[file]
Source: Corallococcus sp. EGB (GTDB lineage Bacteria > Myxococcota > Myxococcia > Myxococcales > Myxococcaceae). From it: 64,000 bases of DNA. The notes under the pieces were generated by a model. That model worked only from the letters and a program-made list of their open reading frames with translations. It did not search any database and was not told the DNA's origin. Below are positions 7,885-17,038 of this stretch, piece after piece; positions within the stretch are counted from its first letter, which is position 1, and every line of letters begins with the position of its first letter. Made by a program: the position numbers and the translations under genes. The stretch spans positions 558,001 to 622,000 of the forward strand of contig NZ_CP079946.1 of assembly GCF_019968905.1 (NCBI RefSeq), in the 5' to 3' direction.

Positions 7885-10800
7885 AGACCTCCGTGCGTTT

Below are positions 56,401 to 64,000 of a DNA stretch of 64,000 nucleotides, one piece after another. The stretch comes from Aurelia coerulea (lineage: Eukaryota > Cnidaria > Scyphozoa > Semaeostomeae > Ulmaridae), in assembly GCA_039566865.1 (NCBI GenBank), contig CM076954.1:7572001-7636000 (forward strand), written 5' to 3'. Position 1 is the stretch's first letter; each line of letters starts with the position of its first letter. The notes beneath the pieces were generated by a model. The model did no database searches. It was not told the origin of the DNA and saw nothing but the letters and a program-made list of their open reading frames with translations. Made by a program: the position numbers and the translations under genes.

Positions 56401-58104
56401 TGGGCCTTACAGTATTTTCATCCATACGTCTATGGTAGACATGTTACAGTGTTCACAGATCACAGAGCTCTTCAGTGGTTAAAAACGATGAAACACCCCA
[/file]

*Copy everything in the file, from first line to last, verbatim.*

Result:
Source: Corallococcus sp. EGB (GTDB lineage Bacteria > Myxococcota > Myxococcia > Myxococcales > Myxococcaceae). From it: 64,000 bases of DNA. The notes under the pieces were generated by a model. That model worked only from the letters and a program-made list of their open reading frames with translations. It did not search any database and was not told the DNA's origin. Below are positions 7,885-17,038 of this stretch, piece after piece; positions within the stretch are counted from its first letter, which is position 1, and every line of letters begins with the position of its first letter. Made by a program: the position numbers and the translations under genes. The stretch spans positions 558,001 to 622,000 of the forward strand of contig NZ_CP079946.1 of assembly GCF_019968905.1 (NCBI RefSeq), in the 5' to 3' direction.

Positions 7885-10800
7885 AGACCTCCGTGCGTTT

Below are positions 56,401 to 64,000 of a DNA stretch of 64,000 nucleotides, one piece after another. The stretch comes from Aurelia coerulea (lineage: Eukaryota > Cnidaria > Scyphozoa > Semaeostomeae > Ulmaridae), in assembly GCA_039566865.1 (NCBI GenBank), contig CM076954.1:7572001-7636000 (forward strand), written 5' to 3'. Position 1 is the stretch's first letter; each line of letters starts with the position of its first letter. The notes beneath the pieces were generated by a model. The model did no database searches. It was not told the origin of the DNA and saw nothing but the letters and a program-made list of their open reading frames with translations. Made by a program: the position numbers and the translations under genes.

Positions 56401-58104
56401 TGGGCCTTACAGTATTTTCATCCATACGTCTATGGTAGACATGTTACAGTGTTCACAGATCACAGAGCTCTTCAGTGGTTAAAAACGATGAAACACCCCA